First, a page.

What makes this place special?
Riverside Avondale: The Great American Neighborhood
Visitors who pass through Jacksonville on Interstate 10 and Interstate 95 may form an impression of the city as a sprawling, nearly modern place. The broad arc cut by the St. Johns River through the city is scenic, almost majestic, yet Jacksonville leaves the speeding motorist with the sense that this place is neither futuristic nor very historic, a town whose character blends in with the sameness of dozens of other rank-and-file American towns along the miles of interstate.
Hidden away from the highway traveler lies an extraordinary neighborhood that exudes charm and scenery, art and history, just a few blocks from the interstate traffic. In many ways this community embodies what all of Jacksonville once was but no longer is. It is Riverside Avondale, one of American’s great historic neighborhoods.
Once this land was a series of unspectacular plantations, but after the Civil War a couple of Boston Yankees saw its real-estate potential and began selling off parcels for residential purposes. They named it “Riverside,” appropriately enough for a long swath of property overlooking the St. Johns. It was then on the outskirts of Jacksonville, just far enough out of town for many of the city’s well-to-do citizens to decide to build large riverfront homes there. It caught on. By the turn of the century, it had become annexed into the city of Jacksonville, and a street railway was built connecting the suburb with Downtown.
The development of Riverside accelerated soon after a great fire destroyed most of Downtown Jacksonville in 1901, as more and more prominent families migrated to this tranquil setting. With oak-canopied streets and a row of great mansions, Riverside Avenue was admired as the entire city’s most elegant residential street.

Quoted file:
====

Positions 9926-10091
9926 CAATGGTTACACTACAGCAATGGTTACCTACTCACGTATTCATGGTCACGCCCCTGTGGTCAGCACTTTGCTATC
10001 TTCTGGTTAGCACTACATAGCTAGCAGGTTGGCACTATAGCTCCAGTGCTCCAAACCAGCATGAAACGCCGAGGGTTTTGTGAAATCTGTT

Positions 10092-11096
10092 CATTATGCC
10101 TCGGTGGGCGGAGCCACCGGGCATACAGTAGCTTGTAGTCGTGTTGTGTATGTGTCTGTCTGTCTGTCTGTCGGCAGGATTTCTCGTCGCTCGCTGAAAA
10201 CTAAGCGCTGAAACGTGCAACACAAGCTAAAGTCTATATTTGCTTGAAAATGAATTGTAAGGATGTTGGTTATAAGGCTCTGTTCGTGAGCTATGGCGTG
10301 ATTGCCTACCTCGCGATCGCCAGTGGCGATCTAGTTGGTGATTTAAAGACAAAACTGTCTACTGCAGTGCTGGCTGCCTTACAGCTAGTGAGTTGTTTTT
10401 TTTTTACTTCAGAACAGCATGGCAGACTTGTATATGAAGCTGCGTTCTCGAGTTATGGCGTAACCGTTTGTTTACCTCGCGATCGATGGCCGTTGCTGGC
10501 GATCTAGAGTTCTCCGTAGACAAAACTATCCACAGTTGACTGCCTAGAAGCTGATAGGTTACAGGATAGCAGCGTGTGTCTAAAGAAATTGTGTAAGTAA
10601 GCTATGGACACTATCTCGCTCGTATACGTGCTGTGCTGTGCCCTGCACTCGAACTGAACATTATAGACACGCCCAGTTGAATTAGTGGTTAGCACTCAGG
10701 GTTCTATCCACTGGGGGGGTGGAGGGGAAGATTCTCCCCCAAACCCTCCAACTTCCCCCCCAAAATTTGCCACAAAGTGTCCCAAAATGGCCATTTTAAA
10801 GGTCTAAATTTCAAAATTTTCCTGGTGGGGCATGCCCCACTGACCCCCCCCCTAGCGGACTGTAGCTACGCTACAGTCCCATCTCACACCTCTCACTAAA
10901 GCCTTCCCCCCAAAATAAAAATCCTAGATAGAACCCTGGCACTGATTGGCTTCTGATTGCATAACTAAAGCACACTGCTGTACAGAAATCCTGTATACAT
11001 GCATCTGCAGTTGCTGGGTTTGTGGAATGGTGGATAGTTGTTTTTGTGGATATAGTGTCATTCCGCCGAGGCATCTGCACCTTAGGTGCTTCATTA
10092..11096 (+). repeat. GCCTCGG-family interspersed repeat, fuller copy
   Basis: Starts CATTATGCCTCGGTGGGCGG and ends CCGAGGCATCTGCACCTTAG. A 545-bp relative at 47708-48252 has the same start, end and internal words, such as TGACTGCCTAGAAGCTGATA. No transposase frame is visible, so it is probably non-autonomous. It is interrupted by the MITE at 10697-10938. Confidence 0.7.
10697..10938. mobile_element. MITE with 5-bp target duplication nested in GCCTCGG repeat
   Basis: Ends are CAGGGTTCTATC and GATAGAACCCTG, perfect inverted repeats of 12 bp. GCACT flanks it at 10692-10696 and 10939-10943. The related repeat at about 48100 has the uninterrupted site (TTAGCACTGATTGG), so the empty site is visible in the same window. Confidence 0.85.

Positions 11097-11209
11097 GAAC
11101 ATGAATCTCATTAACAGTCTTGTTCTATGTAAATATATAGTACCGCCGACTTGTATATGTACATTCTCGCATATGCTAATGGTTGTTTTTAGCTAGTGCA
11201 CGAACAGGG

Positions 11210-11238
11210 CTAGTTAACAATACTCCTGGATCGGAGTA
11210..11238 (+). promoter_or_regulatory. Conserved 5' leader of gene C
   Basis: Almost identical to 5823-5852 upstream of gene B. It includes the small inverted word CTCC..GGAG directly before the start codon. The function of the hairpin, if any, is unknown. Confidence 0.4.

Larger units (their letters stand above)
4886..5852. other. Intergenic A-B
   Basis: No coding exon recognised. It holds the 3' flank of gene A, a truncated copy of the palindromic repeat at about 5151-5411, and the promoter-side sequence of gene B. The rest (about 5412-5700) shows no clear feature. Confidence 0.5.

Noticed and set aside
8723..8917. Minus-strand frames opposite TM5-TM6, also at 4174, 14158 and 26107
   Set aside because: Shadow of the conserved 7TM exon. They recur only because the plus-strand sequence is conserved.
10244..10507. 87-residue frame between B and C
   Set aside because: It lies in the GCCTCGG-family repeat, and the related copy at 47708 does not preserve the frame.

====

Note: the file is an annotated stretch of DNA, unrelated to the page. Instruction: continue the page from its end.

During the peak years of Riverside’s development from 1895 to 1929, a profusion of residential building styles gained popularity across the nation. With the influx of building tradesmen who came to the city after the Great Fire, Riverside became a laboratory for aspiring architects and competing residential fashions. The richness and variety of homes built during this period was remarkable. Colonial Revival, Georgian, Shingle Style, Queen Anne/Victorian, Bungalow and Tudor styles were in abundance. Riverside Avenue boasted having more houses designed in the Prairie Style of architecture than any other street outside the Midwest, where Frank Lloyd Wright popularized it.
With the success of Riverside as a suburb, several wealthy investors assembled a large undeveloped tract of land immediately to the south in the summer of 1920. They set about building a new exclusive subdivision that would overshadow all of the other developments around it. They called it “Avondale” and advertised it as “Riverside’s Residential Ideal,” where only the “correct” and “well to do” people would live. The Avondale Company sold 402 of the total 720 lots and completed nearly two hundred homes in its first two years.
As the most elaborately planned development in Jacksonville at that time, Avondale lived up to its publicity. Gently curving roadways and sixteen small parks were laid out by a well-known landscape architect from Ohio. Adopting the architectural style that would saturate Florida during the booming years of the 1920s, a large proportion of the early Avondale residences were built in the Mediterranean Revival style. Would-be Italian and Spanish villas sprang up beneath the moss-draped oak trees.
Riverside Avondale is not on any of the tourist maps, and the neighbors like it that way, quietly hidden off the interstate, preserved for future generations of families to enjoy. It is one of America’s unique neighborhoods.
This essay, Riverside Avondale: The Great American Neighborhood, was written by Dr. Wayne Wood, author of the book, Jacksonville’s Architectural Heritage, as well as several other books on Riverside and Avondale. He is the founder of Riverside Avondale Preservation, Inc. and an optometrist by profession.